Trace the I to its Source
Ordinary meditation is still preoccupied with his own ego and therefore is still barred from ascending to the Himalayan peaks where alone God is to be felt and found. The meditator is still too wrapped up in his own development, his own problems, his own aspirations. Advanced nondual meditation forgets all that in order to remember and identify itself solely with God.
If he will try to perceive the mind by which he perceives the world, he will be practising the shortest, most direct technique of discovering the Overself. This is what Ramana Maharshi meant when he taught, “Trace the I to its source.”
… When feeling a descent of the stillness the aspirant is told to drop whatever he is doing and to hold himself in the stillness as long as he can or as long as it is there…
There are definite stages which mark his progress. First he forgets the larger world, then his immediate surroundings, then his body, and finally his ego.
He may feel his attention being suddenly but gently drawn inwards. The moment this occurs, he should at once pay the fullest heed to this subtle whisper from the Overself, which it really is. It will pay him handsomely to drop for a few minutes whatever else he may be doing at that time. For if he does turn inwards, as he is directed to do, the whisper will grow quickly into a loud call, which will overwhelm his whole being. And as he gives himself up utterly to such listening, he will–and here we are speaking metaphorically only–be led into the sacred precincts of the Overself. The visit may be very brief, but it will also be very beautiful, finely refreshing, and greatly enlightening.
Hidden behind every particular thought there exists the divine element which makes possible our consciousness of that thought. If therefore we seek that element, we must seek it first by widening the gap between them and then dissolving all thoughts, and second by contemplating that out of which they have arisen.
If he wishes to enter the stage of contemplation, he must let go of every thought as it rises, however high or holy it seems, for it is sure to bring associated thoughts in its train. However interesting or attractive these bypaths may be at other times, they are now just that–bypaths. He must rigidly seek the Void.
Once you have caught this inner note in your experience of your own self-existence, try to adhere firmly to the listening attitude which catches it.
Once ”tuned in,” the longer you can stay with the Overself, the greater the depth penetrated; and this in turn means the more general benefit will be gained, the more creativity will be possible in ideas, in arts, and in intuitions.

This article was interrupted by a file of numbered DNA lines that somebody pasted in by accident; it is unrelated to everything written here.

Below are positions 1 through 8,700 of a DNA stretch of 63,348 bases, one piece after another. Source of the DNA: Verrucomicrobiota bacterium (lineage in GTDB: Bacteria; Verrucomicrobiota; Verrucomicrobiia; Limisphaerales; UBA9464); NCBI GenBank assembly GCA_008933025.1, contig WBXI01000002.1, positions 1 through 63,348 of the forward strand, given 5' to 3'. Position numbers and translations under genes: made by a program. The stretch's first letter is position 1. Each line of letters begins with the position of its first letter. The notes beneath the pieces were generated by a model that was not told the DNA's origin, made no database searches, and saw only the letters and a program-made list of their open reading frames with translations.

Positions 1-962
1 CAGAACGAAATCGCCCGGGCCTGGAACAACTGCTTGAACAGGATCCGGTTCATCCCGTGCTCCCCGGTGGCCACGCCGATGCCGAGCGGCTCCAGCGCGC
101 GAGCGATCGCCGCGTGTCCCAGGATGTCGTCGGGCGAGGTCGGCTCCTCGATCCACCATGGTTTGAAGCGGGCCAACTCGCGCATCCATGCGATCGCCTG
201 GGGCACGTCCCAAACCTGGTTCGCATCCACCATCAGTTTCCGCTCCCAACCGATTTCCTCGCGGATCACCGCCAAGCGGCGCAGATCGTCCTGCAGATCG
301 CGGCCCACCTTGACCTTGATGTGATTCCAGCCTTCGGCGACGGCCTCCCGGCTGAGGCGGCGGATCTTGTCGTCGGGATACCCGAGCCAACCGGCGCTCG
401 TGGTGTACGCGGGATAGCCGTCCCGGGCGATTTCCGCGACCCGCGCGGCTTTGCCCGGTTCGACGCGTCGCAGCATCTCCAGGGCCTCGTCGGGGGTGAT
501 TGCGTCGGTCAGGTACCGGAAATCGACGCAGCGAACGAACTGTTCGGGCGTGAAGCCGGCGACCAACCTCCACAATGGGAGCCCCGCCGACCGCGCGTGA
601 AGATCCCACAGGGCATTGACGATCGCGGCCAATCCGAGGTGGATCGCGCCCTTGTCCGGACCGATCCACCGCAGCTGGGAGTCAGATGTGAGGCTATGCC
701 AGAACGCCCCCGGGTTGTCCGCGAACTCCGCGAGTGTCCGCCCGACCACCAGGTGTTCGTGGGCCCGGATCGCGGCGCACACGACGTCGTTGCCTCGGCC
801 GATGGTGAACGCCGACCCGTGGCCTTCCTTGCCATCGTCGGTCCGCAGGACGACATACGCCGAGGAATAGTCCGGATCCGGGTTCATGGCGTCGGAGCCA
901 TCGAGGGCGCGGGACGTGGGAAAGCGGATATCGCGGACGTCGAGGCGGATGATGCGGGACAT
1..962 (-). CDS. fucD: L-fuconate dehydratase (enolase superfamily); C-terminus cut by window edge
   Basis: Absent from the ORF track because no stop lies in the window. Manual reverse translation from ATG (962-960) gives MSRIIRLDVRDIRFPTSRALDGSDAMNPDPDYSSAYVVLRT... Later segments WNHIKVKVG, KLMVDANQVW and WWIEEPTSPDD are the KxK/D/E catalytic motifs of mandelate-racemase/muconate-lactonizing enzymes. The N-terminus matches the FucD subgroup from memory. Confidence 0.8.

At this critical point consciousness shifts from forced willed attention, that is, concentration, to passive receptive attention, or contemplation. This happens by itself, by grace.
The significant moment in meditation begins when the man stops making efforts himself and when the mind begins to take him, to withdraw him into itself quite of its own accord. This is an amazing experience for he does not know how he came to stop doing what he was already doing, trying, using effort. He is somehow led into letting it all go, into yielding to the mood of passivity which gently, imperceptibly steals over him.
… The mind is drawn so deeply into itself and becomes so engrossed in itself that the outer world vanishes utterly. The sensation of being enclosed all round by a greater presence, at once protective and benevolent, is strong. There is a feeling of being completely at rest in this soothing presence…
Out of this stillness will come the light he seeks, the guide he needs, the strength he requires.
It is not just ceasing to think, although it prerequires that, but something more: it is also a positive alertness to the Divine Presence.
It is not enough to seek stillness for the body and mind alone: the attention and intention must be directed at the same time to that Overself which transcends body and mind.
Now that he has entered the blank silence he must be prepared to wait patiently for what is about to unfold itself. This next development cannot be forced or hurried; indeed, that attempt would effectively prevent its manifestation.
When a certain depth is reached and the concentration remains unflagging, the ego begins to sink back into its source, to dissolve into and unite with that holy source. It is then indeed as near to God’s presence as it can get.
If you can attentively trace this subtle feeling back to its own root, you will get a reward immeasurably greater than it seemed to promise.
When all action comes to an end, when the body is immobile and the consciousness stilled, there is achieved what the Chinese have called Wu Wei, meaning non-doing. This brings a wonderful peace, for tied up with it is non-desiring and non-aspiring. The quester has then come close to the end, but until this peace is thoroughly and permanently established in him, the quest must go on…
If he can penetrate deep enough into the stillness he reaches a state of consciousness that is actually timeless. That must be the reference in the New Testament declaration that there shall be no more time.
The strength needed for sustained mystical contemplation must come at first from his own ego’s persistence but will come in the end from the Overself’s Grace.
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